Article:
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Environmental News for a Healthier Planet and Life
Around 42 percent of all ride-hailing driving time on average is spent waiting for and driving to pick up passengers. Asia-Pacific Images Studio / E+ / Getty Images

Ride-hailing services such as Lyft and Uber are creating more climate pollution and road congestion per trip than the transportation options they displace, according to a new report from the Union of Concerned Scientists.

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padnpen / iStock / Getty Images

Yet another reason to avoid the typical western diet: eating high-fat, highly processed junk food filled with added sugars can impair brain function and lead to overeating in just one week.

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waterlust.com / @tulasendlesssummer_sierra .

Each product featured here has been independently selected by the writer. If you make a purchase using the links included, we may earn commission.

The bright patterns and recognizable designs of Waterlust's activewear aren't just for show. In fact, they're meant to promote the conversation around sustainability and give back to the ocean science and conservation community.

Each design is paired with a research lab, nonprofit, or education organization that has high intellectual merit and the potential to move the needle in its respective field. For each product sold, Waterlust donates 10% of profits to these conservation partners.

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A coal-fired power plant on river in eastern Wyoming. Wyoming is one of the largest "net exporters" of deadly air pollution, a new study has found. PhilAugustavo / E+ / Getty Images

On average, around half of all early deaths from poor air quality in the U.S. are associated with pollution produced out-of-state, a new study has found.

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The Philadelphia Energy Solutions Refining Complex on June 21, 2019 in Philadelphia, Pennsylvania, after a massive fire erupted that triggered explosions. Eduardo Munoz Alvarez / Getty Images

Emissions of the cancer-causing chemical benzene exceeded federal limits at 10 oil refineries across the U.S. last year, a new report from the Environmental Integrity Project has found.

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Quitting smoking now may do more than just prevent further damage to your lungs — it could jumpstart the release of healthy cells that actually repair the linings of your airways.

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The Visible Infrared Imaging Radiometer Suite on the Suomi NPP satellite acquired this image of forest fire smoke hovering over North America on Aug. 15, 2018. NASA Earth Observatory

New York City isn't known for having the cleanest air, but researchers traced recent air pollution spikes there to two surprising sources — fires hundreds of miles away in Canada and the southeastern U.S.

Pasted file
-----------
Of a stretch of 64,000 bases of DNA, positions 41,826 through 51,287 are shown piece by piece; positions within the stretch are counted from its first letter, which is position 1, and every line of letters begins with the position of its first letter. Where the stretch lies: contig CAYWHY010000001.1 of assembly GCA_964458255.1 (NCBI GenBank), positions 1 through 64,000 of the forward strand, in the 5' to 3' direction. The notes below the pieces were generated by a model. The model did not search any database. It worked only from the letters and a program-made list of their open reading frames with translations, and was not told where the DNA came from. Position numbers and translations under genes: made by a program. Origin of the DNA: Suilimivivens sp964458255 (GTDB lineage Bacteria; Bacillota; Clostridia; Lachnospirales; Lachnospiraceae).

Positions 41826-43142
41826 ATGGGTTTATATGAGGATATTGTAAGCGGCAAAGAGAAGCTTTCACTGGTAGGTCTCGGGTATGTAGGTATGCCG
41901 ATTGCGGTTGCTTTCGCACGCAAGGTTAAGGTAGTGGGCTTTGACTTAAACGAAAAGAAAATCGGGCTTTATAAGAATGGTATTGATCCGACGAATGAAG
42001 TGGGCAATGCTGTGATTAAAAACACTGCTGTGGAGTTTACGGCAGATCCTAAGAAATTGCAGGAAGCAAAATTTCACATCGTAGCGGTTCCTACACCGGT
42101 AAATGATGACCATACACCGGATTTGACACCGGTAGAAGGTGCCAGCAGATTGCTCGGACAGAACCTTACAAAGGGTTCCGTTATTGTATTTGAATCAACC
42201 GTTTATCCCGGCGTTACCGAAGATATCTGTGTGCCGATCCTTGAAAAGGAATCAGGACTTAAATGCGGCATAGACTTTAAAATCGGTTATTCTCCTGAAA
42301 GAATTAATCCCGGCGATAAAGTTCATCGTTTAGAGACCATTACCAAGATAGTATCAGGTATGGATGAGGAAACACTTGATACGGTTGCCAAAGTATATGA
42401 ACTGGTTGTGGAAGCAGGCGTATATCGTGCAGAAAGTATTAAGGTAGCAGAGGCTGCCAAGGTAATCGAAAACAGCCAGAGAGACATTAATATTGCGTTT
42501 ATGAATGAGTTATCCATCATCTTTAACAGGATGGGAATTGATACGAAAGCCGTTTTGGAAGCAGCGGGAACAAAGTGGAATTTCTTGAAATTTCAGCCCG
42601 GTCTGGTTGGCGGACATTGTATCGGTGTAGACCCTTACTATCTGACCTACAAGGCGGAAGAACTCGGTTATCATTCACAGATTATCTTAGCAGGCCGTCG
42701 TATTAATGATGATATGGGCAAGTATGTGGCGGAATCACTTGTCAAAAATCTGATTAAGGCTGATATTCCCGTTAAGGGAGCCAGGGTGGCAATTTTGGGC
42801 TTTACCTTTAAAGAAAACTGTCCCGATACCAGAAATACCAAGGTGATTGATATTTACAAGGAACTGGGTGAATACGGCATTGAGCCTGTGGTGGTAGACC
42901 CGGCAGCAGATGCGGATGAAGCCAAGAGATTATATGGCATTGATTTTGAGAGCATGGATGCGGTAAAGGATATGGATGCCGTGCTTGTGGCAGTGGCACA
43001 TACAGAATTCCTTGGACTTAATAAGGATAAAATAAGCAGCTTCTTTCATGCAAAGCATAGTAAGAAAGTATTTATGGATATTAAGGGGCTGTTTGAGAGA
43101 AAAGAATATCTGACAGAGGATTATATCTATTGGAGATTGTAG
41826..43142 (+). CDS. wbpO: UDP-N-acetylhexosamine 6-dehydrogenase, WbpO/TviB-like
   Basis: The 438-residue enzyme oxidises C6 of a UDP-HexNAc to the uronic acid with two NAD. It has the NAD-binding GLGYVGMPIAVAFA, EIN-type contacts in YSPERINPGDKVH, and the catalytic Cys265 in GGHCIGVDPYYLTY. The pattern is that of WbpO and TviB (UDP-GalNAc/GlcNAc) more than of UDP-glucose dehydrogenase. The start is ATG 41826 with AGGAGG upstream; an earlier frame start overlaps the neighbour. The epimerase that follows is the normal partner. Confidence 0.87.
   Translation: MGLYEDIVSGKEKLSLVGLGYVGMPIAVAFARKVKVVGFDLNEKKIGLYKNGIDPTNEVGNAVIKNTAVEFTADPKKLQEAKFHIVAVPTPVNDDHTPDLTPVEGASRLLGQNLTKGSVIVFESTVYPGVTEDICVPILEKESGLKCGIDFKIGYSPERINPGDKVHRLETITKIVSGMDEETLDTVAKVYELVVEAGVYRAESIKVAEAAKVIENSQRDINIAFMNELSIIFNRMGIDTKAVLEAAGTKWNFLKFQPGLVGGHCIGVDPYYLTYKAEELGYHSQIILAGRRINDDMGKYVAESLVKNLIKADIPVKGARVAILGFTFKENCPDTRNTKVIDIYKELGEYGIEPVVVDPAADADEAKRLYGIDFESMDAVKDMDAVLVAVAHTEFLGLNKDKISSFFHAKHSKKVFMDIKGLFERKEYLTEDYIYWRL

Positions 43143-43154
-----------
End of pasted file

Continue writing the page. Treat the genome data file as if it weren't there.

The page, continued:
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The common murre population in Alaska has been decimated by an ocean heatwave. Linda Burek / iStock / Getty Images Plus

An expanse of uncommonly warm seawater in the Pacific Ocean created by a marine heatwave led to a mass die-off of one million seabirds, scientists have found.

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A quit smoking program sign on the entrance to the Comprehensive Cancer Center at Mount Sinai Medical Center in Miami Beach, Florida. Jeffrey Greenberg / Universal Images Group via Getty Images

A new report from The American Cancer Society has identified the largest single-year decline in the U.S. cancer death rate to date, likely spurred by new treatments and reductions in smoking.

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Obesity poses a number of issues for public health. SIphotography / iStock / Getty Images Plus

One of America's already widespread health issues is projected to worsen over the next decade, as new research from the Harvard T.H. Chan School of Public Health suggests that almost half the adult population in the U.S. will be obese by 2030.

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Permanent hair dyes and chemical hair straighteners could be increasing women's risk of breast cancer. kali9 / E+ / Getty Images

Permanent hair dyes and chemical hair straighteners could be increasing women's risk of breast cancer, according to a new study by the National Institutes of Health.

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The U.S. Centers for Disease Control and Prevention recommends getting regular cholesterol tests shortly after you turn 20. Ca-ssis / iStock / Getty Images Plus

Many people don't begin worrying about their cholesterol levels until later in life, but that may be increasing their odds of heart problems in the long term.

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A healthy diet may reduce hearing loss later in life, according to a new study. PamelaJoeMcFarlane / E+ / Getty Images

Weight loss aside, there is no shortage of benefits to eating healthier: a lower risk of heart disease and cancer, reduced gut inflammation and preventing memory loss later in life, to name a few. A healthy diet may also reduce hearing loss later in life, according to a new study out of Brigham and Women's Hospital.

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